“Yvonne’s friend wanted private lessons at her home, you know with me as her trainer. I thought it odd ’cause she’s fit but money is money right? I go round and she comes on to me. I knew it was test. So I played it like a priest.”
“Damn that’s rough.”
“I know, I thought it was a joke at first but turns out it was more a test to see how dumb I was. If I was gonna cheat that’s not how I’d do it.”
“How did you handle it?”
“I had a heart to heart told her straight up I ain’t like that. When I married her, I meant it no fooling.”
“And nothing, that’s it. She apologized but it’s Brazil. They’re all at it so it was like standard procedure.”
“You didn’t mind?” He puffed on his cigar and blew the smoke skyward.
“I thought it was cute. If I was her I would have done the same thing I mean look at me.” He said flexing his biceps. “The girls are all up for it but why throw the dream over a bit of skirt?”
Jimmy nodded agreeing wholeheartedly. Given his situation he half suspected Marvin was throwing a hint. “Nice.”
“Yeah don’t worry about me.” He looked back checking the coast was clear. “This probably isn’t the place but mate you need to have a word with Kelly.
She’s very upset. You had a spat, a falling out I understand Pra told me everything - you and the band thing but …I don’t know, you just got to wrap things up.”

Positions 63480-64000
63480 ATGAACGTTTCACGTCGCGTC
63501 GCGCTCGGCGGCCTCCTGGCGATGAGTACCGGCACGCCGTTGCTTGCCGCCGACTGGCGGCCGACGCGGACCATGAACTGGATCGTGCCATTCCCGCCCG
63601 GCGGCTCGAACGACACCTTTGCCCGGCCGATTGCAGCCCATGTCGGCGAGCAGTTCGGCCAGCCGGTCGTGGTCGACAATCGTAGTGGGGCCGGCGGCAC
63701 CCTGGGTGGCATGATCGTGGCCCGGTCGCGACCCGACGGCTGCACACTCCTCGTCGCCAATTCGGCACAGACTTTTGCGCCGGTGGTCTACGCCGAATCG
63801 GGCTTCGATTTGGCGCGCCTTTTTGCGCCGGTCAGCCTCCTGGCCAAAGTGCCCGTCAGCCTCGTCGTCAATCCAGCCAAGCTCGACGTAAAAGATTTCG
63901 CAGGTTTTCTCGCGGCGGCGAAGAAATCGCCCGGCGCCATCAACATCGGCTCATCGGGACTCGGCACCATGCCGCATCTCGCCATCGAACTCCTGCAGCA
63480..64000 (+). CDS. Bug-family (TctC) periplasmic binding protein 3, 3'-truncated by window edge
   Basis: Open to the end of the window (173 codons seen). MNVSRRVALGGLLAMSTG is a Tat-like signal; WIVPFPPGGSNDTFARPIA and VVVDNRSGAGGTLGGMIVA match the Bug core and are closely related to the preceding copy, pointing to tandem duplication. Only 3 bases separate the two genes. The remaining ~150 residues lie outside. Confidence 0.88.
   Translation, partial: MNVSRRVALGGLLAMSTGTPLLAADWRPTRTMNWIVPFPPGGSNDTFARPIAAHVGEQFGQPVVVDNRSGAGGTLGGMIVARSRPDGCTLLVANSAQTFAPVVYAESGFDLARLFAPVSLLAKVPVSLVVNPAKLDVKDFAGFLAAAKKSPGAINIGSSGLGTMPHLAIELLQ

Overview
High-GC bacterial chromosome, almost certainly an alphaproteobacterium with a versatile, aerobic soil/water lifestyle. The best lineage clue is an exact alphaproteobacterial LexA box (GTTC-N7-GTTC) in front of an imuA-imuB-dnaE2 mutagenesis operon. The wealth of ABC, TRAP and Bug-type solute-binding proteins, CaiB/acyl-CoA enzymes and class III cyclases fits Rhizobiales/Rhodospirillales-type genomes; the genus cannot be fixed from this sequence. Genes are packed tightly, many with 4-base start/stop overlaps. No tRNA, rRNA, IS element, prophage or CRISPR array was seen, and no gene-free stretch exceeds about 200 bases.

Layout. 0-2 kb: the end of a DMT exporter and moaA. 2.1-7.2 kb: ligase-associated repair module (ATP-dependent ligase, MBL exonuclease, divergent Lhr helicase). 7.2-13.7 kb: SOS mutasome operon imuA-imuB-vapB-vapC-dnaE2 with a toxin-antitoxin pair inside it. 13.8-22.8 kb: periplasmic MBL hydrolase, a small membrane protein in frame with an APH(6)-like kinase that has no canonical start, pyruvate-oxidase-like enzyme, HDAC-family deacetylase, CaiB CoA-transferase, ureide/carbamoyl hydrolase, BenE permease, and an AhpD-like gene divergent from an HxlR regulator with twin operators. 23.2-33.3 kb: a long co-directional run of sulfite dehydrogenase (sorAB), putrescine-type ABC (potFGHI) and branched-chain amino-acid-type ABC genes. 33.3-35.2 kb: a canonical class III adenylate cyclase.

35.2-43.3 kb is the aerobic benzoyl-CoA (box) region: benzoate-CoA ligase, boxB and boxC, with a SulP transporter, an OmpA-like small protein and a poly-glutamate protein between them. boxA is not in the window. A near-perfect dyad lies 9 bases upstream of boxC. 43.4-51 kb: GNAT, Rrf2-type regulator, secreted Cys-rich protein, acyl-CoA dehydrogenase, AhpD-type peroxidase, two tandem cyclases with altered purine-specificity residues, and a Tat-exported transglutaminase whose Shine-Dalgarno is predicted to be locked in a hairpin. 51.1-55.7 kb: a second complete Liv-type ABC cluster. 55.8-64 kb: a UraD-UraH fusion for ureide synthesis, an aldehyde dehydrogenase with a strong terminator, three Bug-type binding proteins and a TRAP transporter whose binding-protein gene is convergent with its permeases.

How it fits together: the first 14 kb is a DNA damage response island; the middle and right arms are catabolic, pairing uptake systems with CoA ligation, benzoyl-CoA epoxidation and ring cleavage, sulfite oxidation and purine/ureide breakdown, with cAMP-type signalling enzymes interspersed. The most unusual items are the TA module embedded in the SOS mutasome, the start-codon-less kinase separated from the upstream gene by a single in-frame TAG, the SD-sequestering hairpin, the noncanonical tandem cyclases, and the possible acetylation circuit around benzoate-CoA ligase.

Jimmy drew in a deep breath “Yeah I know, thanks.”
“We’re still mates. I know I haven’t seen you for ages but you’re still my brother. You know that?”
“Yeah I know.”
“I hate to admit it but you got further than I did. She was more into you. I think she still is. Just talk to her leave things right.”
“You think she will listen?”
“Why do you think she’s here?” Marvin had to cut and run. He had a sit down dinner planned with the in-laws. “Maybe we catch up tomorrow?” He shook hands and left.
Mark stood hovering, waiting in line. He grabbed Jimmy before he lost him to some else. “You know Rawl’s gone? I got a call from the airport. Left me right in the shit. I had to fly out to calm things down.”
Jimmy welcomed the distraction. “Yeah, he said some people were after him.”
“Well he never told me. Anyway he got too flash, I mean a flat on 71st Street is fine if you’re Ewan but Rawl? Like I said people will take your shit.”
“I guess you’re right. Any how what about you, I thought you were getting out,”
“Nah, soon as I gave Sophie that diamond she turned into Imelda Marcos,”
Jimmy topped up his glass with punch. “I got to stay in got no choice. What else is there?”
“Do a Rawl, go legit, buy a business?”
“Can you really see me running a corner shop?” He shook his head. “ Thanks Jimmy, I know what you’re saying but it’s too late for me.”
Kelly walked by. Jimmy hoped by now she’d calmed down but he had no such
luck. “Can I speak to you?” He knew there was no escape and showed her through to the rear. `She had held it in for long enough. “Why didn’t you tell me you were getting married?”
“Can you keep your voice down my Mum doesn’t know.”
“Oh well at least you’re consistent.”
He walked away and she followed indignant determined to push her agenda. He led her down a path covered in auburn leaves to a secluded part of the garden, a secret enclave in the back obscured by hedges and an overgrown trestle. He rolled a long-necked doob, let her rage then casually passed it over.